This all started with my love for unique and one of a kind things.
For many years I worked in the fast-food restaurant industry as a manager. I also had long hair. Because I believe that, as a manager, I should always be the one setting the example for my crew. This meant that I would always have my hair tied back, and only wore stud earrings, and my wedding ring. I always tried to find unique barrettes that I could wear, but that was extremely hard. After a member of the book club I was a member of showed us the pen that she had covered using polymer clay, I decided that I would try my hand at making my own barrettes. I spent many hours teaching myself and playing with polymer clay. I enjoyed it and starting to sell my barrettes on my own website. I also met local artists who worked with clay to learn new techniques. One of those artists become my good friend and I started to learn many other jewelry techniques from her.
I started doing wire wrapping using gemstone beads that I bought. My husband and I like to try new things and we got into gemstone hunting. In the process of gathering the stones, I learned how to polish them in a rock tumbler. Our camping trips on the Great Lakes added to a large collection of beach glass that I needed to find something to do with. I asked my friend for ideas and learned how to net the stones and glass with wire. I had lots of fun doing that and the uniqueness of the pieces really spoke to me and I was hooked.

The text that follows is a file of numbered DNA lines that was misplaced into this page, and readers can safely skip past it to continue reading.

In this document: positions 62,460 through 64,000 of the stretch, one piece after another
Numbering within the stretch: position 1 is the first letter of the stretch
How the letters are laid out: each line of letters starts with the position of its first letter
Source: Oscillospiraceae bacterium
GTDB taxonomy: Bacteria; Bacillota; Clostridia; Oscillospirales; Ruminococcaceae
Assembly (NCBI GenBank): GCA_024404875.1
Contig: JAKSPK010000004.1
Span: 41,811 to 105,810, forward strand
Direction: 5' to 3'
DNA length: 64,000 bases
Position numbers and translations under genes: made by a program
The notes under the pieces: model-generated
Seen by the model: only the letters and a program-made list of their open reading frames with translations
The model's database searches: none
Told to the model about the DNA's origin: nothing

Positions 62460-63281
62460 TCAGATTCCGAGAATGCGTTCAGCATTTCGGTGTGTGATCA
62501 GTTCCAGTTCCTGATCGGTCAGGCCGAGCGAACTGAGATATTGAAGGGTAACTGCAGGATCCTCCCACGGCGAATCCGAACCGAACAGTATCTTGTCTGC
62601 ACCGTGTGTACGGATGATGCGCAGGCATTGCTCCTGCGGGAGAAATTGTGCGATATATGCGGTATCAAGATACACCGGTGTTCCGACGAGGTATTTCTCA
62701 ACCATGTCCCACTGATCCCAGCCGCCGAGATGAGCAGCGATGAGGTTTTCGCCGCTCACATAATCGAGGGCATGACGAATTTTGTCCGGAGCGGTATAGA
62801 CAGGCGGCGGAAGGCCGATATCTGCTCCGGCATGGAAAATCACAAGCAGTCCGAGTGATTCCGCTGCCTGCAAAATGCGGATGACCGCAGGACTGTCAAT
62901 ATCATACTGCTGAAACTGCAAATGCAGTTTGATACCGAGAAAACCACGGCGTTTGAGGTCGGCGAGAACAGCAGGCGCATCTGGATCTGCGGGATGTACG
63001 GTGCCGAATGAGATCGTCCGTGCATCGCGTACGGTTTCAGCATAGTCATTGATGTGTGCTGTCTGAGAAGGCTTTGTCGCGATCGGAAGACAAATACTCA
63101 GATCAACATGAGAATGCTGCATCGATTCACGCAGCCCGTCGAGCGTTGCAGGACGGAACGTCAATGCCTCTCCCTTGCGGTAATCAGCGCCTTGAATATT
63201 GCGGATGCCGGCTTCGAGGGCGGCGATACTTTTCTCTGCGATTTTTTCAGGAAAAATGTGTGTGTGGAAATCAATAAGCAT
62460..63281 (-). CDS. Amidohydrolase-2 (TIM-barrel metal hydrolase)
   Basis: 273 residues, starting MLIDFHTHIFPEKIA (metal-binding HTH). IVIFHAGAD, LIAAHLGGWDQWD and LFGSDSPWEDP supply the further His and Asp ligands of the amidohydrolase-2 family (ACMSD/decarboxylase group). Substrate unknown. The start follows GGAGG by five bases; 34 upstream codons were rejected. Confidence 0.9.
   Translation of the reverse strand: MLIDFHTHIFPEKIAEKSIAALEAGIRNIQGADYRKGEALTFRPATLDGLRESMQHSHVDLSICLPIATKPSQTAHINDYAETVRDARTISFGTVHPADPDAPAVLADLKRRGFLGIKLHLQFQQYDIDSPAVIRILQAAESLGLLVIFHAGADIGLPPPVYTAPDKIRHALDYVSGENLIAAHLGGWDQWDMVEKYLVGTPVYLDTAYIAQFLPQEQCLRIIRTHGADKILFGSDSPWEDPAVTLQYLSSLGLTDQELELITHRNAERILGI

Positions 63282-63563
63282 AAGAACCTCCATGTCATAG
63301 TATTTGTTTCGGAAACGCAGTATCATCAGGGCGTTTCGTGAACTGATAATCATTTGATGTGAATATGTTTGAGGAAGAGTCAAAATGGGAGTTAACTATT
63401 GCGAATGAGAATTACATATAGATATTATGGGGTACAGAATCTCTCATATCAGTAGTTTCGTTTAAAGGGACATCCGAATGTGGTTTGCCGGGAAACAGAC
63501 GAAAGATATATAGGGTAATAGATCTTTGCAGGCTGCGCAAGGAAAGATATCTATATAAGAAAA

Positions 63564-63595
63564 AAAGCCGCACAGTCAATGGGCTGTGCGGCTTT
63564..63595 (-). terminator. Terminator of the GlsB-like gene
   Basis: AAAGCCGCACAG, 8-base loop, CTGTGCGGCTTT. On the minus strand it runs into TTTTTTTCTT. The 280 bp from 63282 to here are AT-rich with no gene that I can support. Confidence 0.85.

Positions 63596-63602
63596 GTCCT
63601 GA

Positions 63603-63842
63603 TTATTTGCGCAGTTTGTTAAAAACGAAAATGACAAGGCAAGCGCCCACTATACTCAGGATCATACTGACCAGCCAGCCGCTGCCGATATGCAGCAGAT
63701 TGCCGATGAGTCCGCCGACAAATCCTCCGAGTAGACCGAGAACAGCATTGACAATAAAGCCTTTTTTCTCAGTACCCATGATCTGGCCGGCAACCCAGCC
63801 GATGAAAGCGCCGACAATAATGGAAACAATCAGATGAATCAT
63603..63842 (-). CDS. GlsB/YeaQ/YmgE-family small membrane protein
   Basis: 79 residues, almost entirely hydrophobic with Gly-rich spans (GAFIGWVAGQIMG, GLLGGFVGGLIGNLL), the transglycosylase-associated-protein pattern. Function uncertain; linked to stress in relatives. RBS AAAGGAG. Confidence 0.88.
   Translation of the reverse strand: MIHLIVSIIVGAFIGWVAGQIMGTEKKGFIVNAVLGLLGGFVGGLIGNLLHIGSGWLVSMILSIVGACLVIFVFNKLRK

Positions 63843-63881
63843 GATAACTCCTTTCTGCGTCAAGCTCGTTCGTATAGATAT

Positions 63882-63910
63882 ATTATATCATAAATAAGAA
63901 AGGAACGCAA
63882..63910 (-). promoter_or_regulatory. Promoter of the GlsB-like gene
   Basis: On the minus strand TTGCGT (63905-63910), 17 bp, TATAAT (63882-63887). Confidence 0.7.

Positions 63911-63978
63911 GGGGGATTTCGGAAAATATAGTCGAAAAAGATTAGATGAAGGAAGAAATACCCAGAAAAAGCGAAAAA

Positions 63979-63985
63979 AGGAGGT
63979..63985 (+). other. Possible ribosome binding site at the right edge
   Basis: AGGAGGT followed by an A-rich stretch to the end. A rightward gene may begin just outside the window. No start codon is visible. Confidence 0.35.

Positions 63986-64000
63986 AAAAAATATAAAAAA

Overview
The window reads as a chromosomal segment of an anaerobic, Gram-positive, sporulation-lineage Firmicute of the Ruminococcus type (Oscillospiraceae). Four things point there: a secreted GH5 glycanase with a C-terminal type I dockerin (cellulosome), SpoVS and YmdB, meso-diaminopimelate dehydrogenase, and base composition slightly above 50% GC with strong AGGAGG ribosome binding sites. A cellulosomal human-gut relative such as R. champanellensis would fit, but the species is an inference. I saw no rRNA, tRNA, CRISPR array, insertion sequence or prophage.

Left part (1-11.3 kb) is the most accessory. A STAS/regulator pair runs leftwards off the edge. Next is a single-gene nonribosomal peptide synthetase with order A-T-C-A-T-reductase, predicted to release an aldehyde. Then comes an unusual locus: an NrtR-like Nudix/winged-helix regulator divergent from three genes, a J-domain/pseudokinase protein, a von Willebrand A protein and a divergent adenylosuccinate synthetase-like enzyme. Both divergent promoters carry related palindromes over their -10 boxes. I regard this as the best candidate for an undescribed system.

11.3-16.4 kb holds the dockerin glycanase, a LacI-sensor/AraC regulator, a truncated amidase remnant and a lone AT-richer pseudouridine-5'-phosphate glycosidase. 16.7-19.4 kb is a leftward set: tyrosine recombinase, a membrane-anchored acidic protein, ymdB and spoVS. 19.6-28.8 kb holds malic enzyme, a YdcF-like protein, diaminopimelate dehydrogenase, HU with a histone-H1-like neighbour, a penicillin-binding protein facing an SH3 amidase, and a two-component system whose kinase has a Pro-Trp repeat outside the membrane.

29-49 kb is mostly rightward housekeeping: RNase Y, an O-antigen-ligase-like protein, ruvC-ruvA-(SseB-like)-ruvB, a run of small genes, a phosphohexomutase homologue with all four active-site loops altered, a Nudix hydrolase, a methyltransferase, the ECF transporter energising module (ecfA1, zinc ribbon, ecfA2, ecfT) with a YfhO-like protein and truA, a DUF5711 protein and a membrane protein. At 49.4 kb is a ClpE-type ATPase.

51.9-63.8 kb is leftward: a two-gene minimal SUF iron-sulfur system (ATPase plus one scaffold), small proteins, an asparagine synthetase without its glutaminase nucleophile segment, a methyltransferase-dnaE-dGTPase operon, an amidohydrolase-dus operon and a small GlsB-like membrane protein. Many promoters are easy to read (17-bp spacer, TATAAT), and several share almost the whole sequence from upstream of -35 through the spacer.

I was happy doing the netting and wire-wrapping, but I am always game to try new techniques and combine things. I learned how to make Viking Knit necklaces, beaded bevels around some of the stones, bead weaving and then figured out that I could make origami cranes small enough to make earring from them. Then one day my husband walks by me with a few used bicycle chains in his hand and asked me if I could use them for anything. I thought about it for a long time and then figured, sure I could. This realization started a whole new line in my creativity.
I use all of these found things, from gems, to beach glass, origami paper, to recycled phone books and maps, old watch parts, to the bicycle chains and even old silverware to create unique, one of a kind pieces of wearable art.